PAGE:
In community supported agriculture (CSA), farmers grow food for a predetermined group of consumers who pay an annual fee to purchase their share of the harvest. It is a relationship of shared bounty and shared risks.

This movement is a popular one, and at present there are thousands of successful CSAs across North America. Through the CSA movement, people are reclaiming a connection to the production of food. It allows farmers to be supported locally and for people to eat food grown in their own area, not shipped from across the continent.

CSA members have access to a healthy alternative, one that allows them to eat what is fresh and in season. Eating in season means that you are getting the most nutritional value, the kind our bodies need, appropriate to the seasons. And, very importantly, the consumer has personal contact with the grower of their produce and a connection to the land that feeds them.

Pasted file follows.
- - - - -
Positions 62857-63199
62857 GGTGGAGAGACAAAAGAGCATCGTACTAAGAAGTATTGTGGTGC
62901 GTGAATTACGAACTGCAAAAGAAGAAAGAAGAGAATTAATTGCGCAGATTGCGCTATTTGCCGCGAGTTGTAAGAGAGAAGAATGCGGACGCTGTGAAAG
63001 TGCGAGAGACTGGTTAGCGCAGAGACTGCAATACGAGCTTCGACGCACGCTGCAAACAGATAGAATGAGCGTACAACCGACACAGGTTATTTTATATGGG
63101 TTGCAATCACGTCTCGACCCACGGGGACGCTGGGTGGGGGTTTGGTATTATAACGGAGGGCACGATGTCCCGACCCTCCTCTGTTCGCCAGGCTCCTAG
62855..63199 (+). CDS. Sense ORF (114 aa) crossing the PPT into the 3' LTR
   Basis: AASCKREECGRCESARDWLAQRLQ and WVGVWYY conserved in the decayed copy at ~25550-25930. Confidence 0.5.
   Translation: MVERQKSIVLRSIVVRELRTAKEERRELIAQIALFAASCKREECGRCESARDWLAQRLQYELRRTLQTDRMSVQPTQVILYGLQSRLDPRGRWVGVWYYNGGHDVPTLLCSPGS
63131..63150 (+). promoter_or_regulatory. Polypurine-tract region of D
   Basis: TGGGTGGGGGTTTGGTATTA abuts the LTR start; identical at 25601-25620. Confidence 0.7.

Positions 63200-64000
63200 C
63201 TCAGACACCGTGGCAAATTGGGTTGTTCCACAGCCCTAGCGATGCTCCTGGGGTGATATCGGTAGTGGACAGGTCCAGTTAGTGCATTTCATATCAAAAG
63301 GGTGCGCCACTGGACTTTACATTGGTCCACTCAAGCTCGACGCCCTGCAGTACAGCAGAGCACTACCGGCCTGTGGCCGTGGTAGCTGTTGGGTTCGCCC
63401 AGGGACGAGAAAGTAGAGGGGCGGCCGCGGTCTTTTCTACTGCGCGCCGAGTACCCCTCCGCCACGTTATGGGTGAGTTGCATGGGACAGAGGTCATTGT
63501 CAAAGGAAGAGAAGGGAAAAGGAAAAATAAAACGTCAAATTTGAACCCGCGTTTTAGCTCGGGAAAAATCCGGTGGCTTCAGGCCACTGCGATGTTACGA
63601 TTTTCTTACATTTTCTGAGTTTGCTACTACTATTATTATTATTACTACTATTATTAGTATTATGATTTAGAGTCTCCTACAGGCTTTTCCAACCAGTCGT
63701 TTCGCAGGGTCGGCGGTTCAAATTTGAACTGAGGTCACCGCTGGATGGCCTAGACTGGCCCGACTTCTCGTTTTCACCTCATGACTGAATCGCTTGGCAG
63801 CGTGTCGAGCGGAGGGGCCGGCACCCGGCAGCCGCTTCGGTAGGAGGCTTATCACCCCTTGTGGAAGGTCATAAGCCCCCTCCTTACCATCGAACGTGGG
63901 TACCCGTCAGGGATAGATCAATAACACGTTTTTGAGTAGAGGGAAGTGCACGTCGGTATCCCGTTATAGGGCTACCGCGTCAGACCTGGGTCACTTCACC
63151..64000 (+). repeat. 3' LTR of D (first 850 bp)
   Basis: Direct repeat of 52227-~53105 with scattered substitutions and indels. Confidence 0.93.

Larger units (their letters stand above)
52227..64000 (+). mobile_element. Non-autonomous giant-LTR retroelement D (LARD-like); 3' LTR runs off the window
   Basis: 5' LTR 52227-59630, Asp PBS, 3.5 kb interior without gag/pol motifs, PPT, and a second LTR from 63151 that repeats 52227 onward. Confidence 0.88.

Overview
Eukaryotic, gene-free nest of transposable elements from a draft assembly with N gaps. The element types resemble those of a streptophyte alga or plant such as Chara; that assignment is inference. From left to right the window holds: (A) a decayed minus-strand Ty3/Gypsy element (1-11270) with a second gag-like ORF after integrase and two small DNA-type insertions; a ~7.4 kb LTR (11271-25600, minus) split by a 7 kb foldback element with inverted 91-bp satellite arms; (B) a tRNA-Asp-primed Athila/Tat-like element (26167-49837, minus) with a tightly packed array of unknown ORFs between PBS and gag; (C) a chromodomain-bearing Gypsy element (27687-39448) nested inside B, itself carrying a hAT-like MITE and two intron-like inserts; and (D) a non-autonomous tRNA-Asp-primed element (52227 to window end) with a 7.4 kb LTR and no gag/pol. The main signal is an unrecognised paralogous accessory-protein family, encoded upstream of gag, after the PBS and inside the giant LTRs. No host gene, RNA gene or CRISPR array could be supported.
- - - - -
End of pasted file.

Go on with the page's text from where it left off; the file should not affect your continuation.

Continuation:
Our added interpretation of CSA incorporates the idea of limited growth in the quantity of CSA shares. We like our CSA to remain small so that we can commit our services to each member personally, remembering their names and faces.

This allows us to be transparent and focus on the quality of experience for each and every member. It also leaves room for a new generation of farmers to start their own CSAs in the region. We believe that many small farms creates a more secure food system.